Judging by his words, Mayor Sergei Sobyanin has not failed to impress during his first 100 days in office, promising to solve the city's traffic problems and transform the chaotic megalopolis into a modern financial center.
Some of his words have been followed by deeds. Sobyanin has stopped several controversial construction projects, including the construction of a $49 billion fourth ring road, and sent out hordes of tow trucks to haul away parked cars blocking traffic.
Perhaps even more important, he appears to have won Muscovites' hearts — no small feat for an out-of-towner ahead of elections for the State Duma in December and the presidency in early 2012.
But opposition politicians and analysts said Monday that it was too early to call Sobyanin a success because his accomplishments remain mostly talk rather than action.
Sobyanin, anointed with huge political clout as the long-serving chief of staff for Prime Minister Vladimir Putin, made a show of force right after taking office on Oct. 21 by demoting the city's district prefects to below cabinet rank, thus further centralizing power.
Since then, he has swept through City Hall's sprawling apparatus, sacking dozens of officials previously associated with his predecessor, Yury Luzhkov, who was abruptly fired by President Dmitry Medvedev on Sept. 28.
Sobyanin marked his first 100 days in office last Friday by making his international debut at the World Economic Forum in Davos, where he promised to transform the city into a business-friendly financial center free of corruption and red tape.
On paper, the new mayor looks good. A survey published by state pollster VTsIOM last week found that almost two-thirds of Muscovites, 63 percent, approve of his work. In contrast, Luzhkov's ratings had slid to 36 percent in late 2009.
Even independent pollsters agreed that for an outsider from behind the Urals — Sobyanin is a native of the Khanty-Mansiisk autonomous region — the new mayor has done well in winning over Muscovites.
"Sixty-three percent may be a little too high, but the mayor has shown that he is able to build up his own network and prepare the city for elections," Lev Gudkov, head of the Levada Center, said by telephone.
In a Levada poll in late December, 46 percent of Muscovites said Sobyanin's leadership had left an "average impression" on them, while 23 called it positive and 15 percent negative. Seventeen percent abstained from answering.
Neither poll captured Sobyanin's decision to raise communal service charges by some 10 percent on Jan. 1.
Some residents said they disapproved of Sobyanin because of his harsh policies against the city's ubiquitous kiosks.
"He attacked all of them, with little remorse," said Leonid, 49, who repairs watches in a little shop off Belorussky Station, where a whole row of kiosks disappeared late last year.
Leonid, who would not give his last name, suggested that life under Luzhkov was better because authorities were more flexible. "Things like these were solved humanely," he said, using the Russian expression "po-chelovechesky," which usually means paying off inspectors with bribes.
The removal of the kiosks began in early November after Sobyanin complained during a tour near the Ulitsa 1905 Goda metro station that they blocked the view of a monument.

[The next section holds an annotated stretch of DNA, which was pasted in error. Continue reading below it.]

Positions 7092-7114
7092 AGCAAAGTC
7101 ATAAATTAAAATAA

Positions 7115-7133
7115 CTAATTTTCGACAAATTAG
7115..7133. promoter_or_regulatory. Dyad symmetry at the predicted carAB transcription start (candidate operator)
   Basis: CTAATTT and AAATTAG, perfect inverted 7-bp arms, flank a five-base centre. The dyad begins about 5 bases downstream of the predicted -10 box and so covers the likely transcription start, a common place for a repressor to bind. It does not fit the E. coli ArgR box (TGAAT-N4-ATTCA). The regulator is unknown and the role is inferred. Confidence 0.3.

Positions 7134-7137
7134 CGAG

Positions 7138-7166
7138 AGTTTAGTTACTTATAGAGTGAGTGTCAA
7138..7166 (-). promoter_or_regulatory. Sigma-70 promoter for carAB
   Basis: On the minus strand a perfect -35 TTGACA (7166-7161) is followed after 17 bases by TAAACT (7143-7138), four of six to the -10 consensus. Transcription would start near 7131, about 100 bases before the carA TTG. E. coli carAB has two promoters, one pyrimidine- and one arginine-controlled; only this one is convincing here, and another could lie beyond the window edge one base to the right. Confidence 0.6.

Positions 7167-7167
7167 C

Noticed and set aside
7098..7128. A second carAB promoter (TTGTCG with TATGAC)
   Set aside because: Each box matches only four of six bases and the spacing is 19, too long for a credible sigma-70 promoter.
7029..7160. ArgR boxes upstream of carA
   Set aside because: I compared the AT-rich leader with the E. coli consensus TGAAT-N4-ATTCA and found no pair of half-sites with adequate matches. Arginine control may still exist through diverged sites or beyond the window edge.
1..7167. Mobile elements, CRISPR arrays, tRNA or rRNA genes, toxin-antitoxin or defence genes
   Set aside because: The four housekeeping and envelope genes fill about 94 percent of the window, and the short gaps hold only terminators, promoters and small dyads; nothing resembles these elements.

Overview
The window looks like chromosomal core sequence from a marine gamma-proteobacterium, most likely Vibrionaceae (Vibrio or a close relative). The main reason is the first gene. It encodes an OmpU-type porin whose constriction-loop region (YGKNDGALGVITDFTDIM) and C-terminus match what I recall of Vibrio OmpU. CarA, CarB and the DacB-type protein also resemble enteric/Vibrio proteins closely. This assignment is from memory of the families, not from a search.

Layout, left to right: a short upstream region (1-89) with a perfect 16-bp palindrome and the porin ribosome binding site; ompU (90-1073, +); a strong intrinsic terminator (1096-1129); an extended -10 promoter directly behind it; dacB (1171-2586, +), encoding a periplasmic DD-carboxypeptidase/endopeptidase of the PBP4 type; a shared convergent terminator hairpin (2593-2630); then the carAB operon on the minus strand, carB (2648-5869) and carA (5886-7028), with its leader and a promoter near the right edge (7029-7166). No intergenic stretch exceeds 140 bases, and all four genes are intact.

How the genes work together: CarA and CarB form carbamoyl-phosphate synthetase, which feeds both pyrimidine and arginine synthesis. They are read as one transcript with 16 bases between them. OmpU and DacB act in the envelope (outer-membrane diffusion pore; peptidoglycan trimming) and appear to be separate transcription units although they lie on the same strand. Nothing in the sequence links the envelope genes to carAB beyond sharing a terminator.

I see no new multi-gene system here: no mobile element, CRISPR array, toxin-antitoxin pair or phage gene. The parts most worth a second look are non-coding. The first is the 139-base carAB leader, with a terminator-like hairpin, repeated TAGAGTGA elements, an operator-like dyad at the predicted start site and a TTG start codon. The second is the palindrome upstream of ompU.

But red-faced City Hall officials admitted later that month that no formal order to remove them had been issued and gave the city's architecture committee until May to work out a plan for their placement. The demolitions promptly ended.
Levada's Gudkov argued that the kiosk episode exemplified Sobyanin's populist policies. "It shows there is no planning and little competency," he said.
Sergei Mitrokhin, leader of the liberal Yabloko opposition party and a veteran of city politics, said it was too early to praise Sobyanin.
"So far he has made lots of statements and announced lots of projects. But he has shied away from difficult political decisions," he said by telephone.
As an example, Mitrokhin named the controversial Master Plan for the City's Development, known as Genplan, which has been left intact.
He also said many City Hall dismissals were just for show, while key Luzhkov-era figures like his first deputy Vladimir Resin and chief architect Alexander Kuzmin remained.
"The powerful men in the construction sector go unharmed while a lot of small fry were fired," Mitrokhin said.
Konstantin Mikhailov, an activist with the Arkhnadzor architectural preservation society, was also cautious. "Some good decisions were made, but optimism is dangerous as long as dozens of projects [involving the destruction of historic monuments] are still running," he said.
Meanwhile, Sobyanin got the biggest praise from those who most vehemently championed Luzhkov's ouster.
Vladimir Zhirinovsky, the flamboyant leader of the Liberal Democratic Party, issued an uncharacteristically soft statement, saying that he saw "not a single negative thing that I can blame the new mayor for."
Nikolai Levichev, leader of A Just Russia's Duma faction, praised Sobyanin for showing openness by inviting him to attend political talks.
Some Muscovites, meanwhile, were musing about whether it matters at all who is mayor.
"When they switched a regional party secretary in the Soviet Union, nothing changed," said Viktor Kuptsyov, 59, a radio engineer who works as a gas station attendant near the Olympiisky stadium. "Ultimately, everything depends on the national leadership."